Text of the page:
US 5332538 A
A method is provided for making a rigid spacer, containing a silicone bound desiccant which is useful for a multi-pane sealed window. An infrared radiation curable silicone is used as a binder for a desiccant such as a zeolite which is injected in a continuous manner into a U-shaped or V-shaped semi-rigid spacer such as a steel channel.
1. A method which comprises,
(1) dispensing into a semi-rigid thermoplastic or metal spacer having a V-shaped or U-shaped channel and useful for a multi-pane sealed window, an infrared radiation sensitive heat curable silicone composition, and thereafter
(2) exposing the dispensed infrared radiation curable silicone composition to infrared radiation have a wavelength of 700 to 10,000 nm and an intensity of at least 0.5 to 100 watts per cm2 until it is substantially cured, where the infrared sensitive heat curable silicone composition comprises by weight,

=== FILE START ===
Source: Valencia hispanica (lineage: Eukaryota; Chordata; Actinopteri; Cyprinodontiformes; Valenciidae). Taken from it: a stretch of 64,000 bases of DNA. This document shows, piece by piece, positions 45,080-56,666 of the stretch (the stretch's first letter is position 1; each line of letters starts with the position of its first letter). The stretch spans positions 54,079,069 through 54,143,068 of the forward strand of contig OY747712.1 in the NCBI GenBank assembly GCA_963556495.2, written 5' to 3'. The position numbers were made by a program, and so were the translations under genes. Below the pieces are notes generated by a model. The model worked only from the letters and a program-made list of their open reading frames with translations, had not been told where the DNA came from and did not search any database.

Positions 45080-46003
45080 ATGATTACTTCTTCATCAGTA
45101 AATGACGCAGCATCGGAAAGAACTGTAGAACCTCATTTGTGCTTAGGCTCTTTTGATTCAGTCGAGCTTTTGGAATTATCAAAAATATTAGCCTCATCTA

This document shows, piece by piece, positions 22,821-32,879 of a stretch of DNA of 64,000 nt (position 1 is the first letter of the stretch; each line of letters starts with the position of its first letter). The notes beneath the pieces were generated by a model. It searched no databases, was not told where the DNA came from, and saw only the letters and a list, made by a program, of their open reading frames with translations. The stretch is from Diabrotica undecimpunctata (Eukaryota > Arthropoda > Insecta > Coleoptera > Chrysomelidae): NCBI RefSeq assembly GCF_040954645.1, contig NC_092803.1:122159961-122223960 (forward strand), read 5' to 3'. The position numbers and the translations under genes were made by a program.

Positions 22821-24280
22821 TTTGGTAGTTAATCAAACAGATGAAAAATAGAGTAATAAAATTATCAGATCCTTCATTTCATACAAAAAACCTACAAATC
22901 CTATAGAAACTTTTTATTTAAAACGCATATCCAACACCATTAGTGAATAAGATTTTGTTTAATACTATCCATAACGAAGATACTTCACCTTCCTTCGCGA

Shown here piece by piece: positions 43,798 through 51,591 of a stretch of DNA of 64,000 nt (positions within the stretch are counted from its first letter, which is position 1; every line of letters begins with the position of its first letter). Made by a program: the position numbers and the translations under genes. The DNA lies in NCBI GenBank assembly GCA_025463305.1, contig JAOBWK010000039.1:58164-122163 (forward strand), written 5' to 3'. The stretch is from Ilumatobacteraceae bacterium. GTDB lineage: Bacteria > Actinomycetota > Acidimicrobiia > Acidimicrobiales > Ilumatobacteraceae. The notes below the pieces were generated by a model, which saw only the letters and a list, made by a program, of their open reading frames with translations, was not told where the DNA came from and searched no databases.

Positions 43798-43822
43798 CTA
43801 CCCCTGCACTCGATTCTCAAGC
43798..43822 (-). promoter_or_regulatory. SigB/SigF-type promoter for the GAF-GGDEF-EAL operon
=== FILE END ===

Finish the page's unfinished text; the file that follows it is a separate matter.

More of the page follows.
(A) 100 parts of a poly(alkenylorganosiloxane),
(B) 1 to 20 parts of a silicon hydride siloxane,
(C) 0.0001 to 10.0 parts of an infrared radiation absorbent or scattering material,
(D) an effective amount of a platinum group metal curing catalyst, and
(E) 120 to 220 parts of a zeolite.
2. A method in accordance with claim 1, where a steel spacer is used as the semi-rigid spacer.
3. A method in accordance with claim 1, where the semi-rigid spacer is an organic thermoplastic.
4. A method in accordance with claim 1, where the poly(alkenylorganosiloxane) is a poly(vinylmethylsiloxane) fluid.